To make your subscribers feel even more special, reward them with gifts. This can be anything from a free product to an online gift card that the subscriber can use on their next purchase. For even more personalization, send gifts based on the subscriber’s information, such as past purchases.

By sending these types of highly personalized email campaigns, you can make your subscriber feel valued and at the same entice your subscribers to engage with your emails.

Ask your subscribers for feedback

One thing that makes email marketing impersonal is that it is almost entirely a one-way digital conversation. You send email after email to your subscribers, but they don’t really email you back.

You can remedy this by sending feedback or survey emails. These emails not only enable you to gauge customer satisfaction and determine things you can improve on, but they also make your customers feel like you really care about how to make them happy.

However, it’s not quite as simple as asking your subscribers a few questions. Studies have shown that customers don’t really like completing surveys or filling out feedback forms.

In fact, according to Customer Thermometer, 98% of customers don’t answer questionnaires. This is why you need to have a plan when sending out these types of emails.

Here are some email personalization best practices you can try:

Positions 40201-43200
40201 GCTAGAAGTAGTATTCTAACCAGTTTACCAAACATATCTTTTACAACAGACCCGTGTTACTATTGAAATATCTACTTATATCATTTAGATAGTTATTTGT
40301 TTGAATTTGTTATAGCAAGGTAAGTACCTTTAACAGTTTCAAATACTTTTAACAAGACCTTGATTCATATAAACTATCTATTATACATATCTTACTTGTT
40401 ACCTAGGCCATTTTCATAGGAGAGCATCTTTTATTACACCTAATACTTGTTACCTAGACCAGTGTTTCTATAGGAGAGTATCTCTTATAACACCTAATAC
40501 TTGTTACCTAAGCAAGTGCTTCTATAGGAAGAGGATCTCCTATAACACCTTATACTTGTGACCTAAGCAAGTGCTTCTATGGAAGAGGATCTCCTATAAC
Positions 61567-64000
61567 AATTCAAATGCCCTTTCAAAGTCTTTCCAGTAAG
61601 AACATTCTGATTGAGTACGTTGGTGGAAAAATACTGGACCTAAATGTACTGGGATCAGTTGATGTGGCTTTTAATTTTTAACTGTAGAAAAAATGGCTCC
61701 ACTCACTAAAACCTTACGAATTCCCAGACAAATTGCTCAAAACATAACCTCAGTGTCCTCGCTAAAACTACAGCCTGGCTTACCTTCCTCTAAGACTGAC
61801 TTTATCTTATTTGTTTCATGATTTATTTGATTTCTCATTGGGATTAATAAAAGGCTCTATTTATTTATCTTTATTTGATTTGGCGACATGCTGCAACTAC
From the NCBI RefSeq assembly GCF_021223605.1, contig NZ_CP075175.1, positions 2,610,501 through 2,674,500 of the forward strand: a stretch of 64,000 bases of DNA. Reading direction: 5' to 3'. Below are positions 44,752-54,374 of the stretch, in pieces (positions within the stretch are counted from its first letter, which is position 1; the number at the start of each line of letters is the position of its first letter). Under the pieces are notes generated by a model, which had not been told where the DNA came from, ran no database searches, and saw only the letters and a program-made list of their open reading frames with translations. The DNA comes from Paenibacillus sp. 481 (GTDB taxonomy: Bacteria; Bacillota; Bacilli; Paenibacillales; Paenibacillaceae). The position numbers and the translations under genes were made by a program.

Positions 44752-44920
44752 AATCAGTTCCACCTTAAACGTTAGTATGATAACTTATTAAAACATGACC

• Encourage your subscribers to give feedback by incentivizing them to do so. As a “thank you” for completing your survey, provide your subscribers with a gift, such as an online discount code for their next purchase.
  • State the benefit of opening the email by using a subject line that’s something like this: “Hi, [Subscriber’s Name]. Complete this quick survey to get a big discount!”
  • Keep the email message short and straightforward.
  • Inform the customer right off the bat how long it will take them to complete the survey. In the body of the email, include something like this: “This survey will only take 2 minutes.”

Steamboat Resort hits three of these tactics on the nail. They provide a meaningful gift for completing the survey (a ski pass to their resort), they mention that the process is short (only a few minutes), and they keep their message short.

The biggest opportunity to improve the email above is to adjust the subject line with both personalization and a hint at what lies inside the opened email.

The bottom line:

With regard to email marketing, there is absolutely no doubt that personalization is one of the keys to boosted engagement, increased revenue, and customer satisfaction. So, whether you are just getting started on email marketing or want to make changes to your current email marketing strategies, you can be sure that these tips on personalized email campaigns will yield you results for future work.